Tuesday, October 24, 2017

Chipping Norton, Oxfordshire

Cornish in Oxon

I thought I knew the Oxfordshire market town of Chipping Norton well but, as so often with places we visit frequently, there’s always another side street or two to explore, and I was delighted to find these 17th-century almshouses in Church Street.* You can see that we’re in the Cotswolds here: those stone walls and the broad gables built as upward extensions of the front wall are very Cotswold, as are the dripstones above the upper windows.

There’s a datestone that tells us that the almshouses were ‘The work of Henry Cornish. Gent. 1640’. Cornish died in 1649 and left these eight houses as dwellings for eight poor widows, together with an endowment providing 20 shillings a year for the building’s maintenance and 2 shillings weekly for bread to be given to the widows. I don’t know much about Henry Cornish, but one source suggests that he was an opponent of the royal taxation that pushed England towards the Civil War and was imprisoned by the royalists for his views and bailed out by his nephew, William Diston, who’s remembered in the name of Diston Street, around the corner from the almshouses.

Of course what attracted me to this building was, as so often, the fact that it’s attractive. The stone walls set back from the street behind a lawn have an air of tranquility. I hope it’s as pleasant a place to live in as it looks from the outside, and that many have benefitted from Cornish’s bequest and the way he acted on the instruction inscribed above the gateway: ‘Remember the poor’.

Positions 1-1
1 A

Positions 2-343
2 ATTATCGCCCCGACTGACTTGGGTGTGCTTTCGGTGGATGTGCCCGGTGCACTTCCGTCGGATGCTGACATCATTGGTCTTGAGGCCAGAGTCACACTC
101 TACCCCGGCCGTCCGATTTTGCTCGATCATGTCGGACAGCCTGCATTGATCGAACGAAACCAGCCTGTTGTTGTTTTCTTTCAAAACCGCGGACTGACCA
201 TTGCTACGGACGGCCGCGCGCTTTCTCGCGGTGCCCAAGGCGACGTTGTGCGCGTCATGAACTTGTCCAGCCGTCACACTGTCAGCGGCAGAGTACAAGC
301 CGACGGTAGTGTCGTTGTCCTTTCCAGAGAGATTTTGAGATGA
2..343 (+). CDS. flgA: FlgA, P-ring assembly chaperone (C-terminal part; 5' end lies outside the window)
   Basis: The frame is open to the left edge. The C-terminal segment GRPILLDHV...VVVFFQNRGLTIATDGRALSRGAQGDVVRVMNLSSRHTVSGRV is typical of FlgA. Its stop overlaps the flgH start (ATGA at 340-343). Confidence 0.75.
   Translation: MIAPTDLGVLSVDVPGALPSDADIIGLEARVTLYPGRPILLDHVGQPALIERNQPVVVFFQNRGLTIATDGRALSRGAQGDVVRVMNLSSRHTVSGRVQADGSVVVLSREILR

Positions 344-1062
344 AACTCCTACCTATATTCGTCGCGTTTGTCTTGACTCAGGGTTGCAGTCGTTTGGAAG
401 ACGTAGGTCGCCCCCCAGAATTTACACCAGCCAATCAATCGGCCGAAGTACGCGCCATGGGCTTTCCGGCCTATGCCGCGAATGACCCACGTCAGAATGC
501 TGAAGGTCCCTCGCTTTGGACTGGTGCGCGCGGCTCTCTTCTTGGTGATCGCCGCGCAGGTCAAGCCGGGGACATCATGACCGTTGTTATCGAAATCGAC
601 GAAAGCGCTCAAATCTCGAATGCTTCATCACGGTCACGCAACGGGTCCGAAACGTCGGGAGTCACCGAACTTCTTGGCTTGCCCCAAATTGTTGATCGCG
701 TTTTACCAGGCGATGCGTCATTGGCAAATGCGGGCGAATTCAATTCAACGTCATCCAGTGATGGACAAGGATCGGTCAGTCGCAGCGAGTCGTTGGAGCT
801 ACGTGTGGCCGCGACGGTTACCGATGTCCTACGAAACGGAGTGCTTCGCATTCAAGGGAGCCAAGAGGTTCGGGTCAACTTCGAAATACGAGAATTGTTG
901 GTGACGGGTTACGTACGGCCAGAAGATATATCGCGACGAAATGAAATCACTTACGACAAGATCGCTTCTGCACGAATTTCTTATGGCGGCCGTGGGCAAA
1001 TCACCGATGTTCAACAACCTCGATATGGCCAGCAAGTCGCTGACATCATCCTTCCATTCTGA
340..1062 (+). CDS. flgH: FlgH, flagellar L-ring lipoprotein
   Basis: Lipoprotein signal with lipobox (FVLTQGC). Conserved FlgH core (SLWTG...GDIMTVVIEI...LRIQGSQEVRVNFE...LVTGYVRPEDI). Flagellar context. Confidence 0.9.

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* Church Street: yes, I have visited Chipping Norton’s late-medieval church before, but managed to approach it from another angle, without going along Church Street.


knirirr said...

Always nice to see somewhere local on your blog - in this case, only a street away.
If you've not yet seen it then this book might be of interest:


Philip Wilkinson said...

Thank you. I'd not seen that.

Hels said...

I am sure the almshouses were small and the living simple, but the honoured widows of Chipping Norton lived with dignity.

Anonymous said...

Did you count the chimneys? ;)

Joe Treasure said...

Hels is probably right. Modest accommodation, but trouble was taken in the design and building. Though on a smaller scale, the row is fleetingly reminiscent of an Oxford quad of the same period.

Philip Wilkinson said...

Old almshouses are usually modest in size and facilities. I have known in my time people who have lived in almshouses and people who have been trustees of charities look after such buildings, and adapting buildings of this kind to make them suitable for use today can be a challenge, especially as ones of this age are almost invariably listed.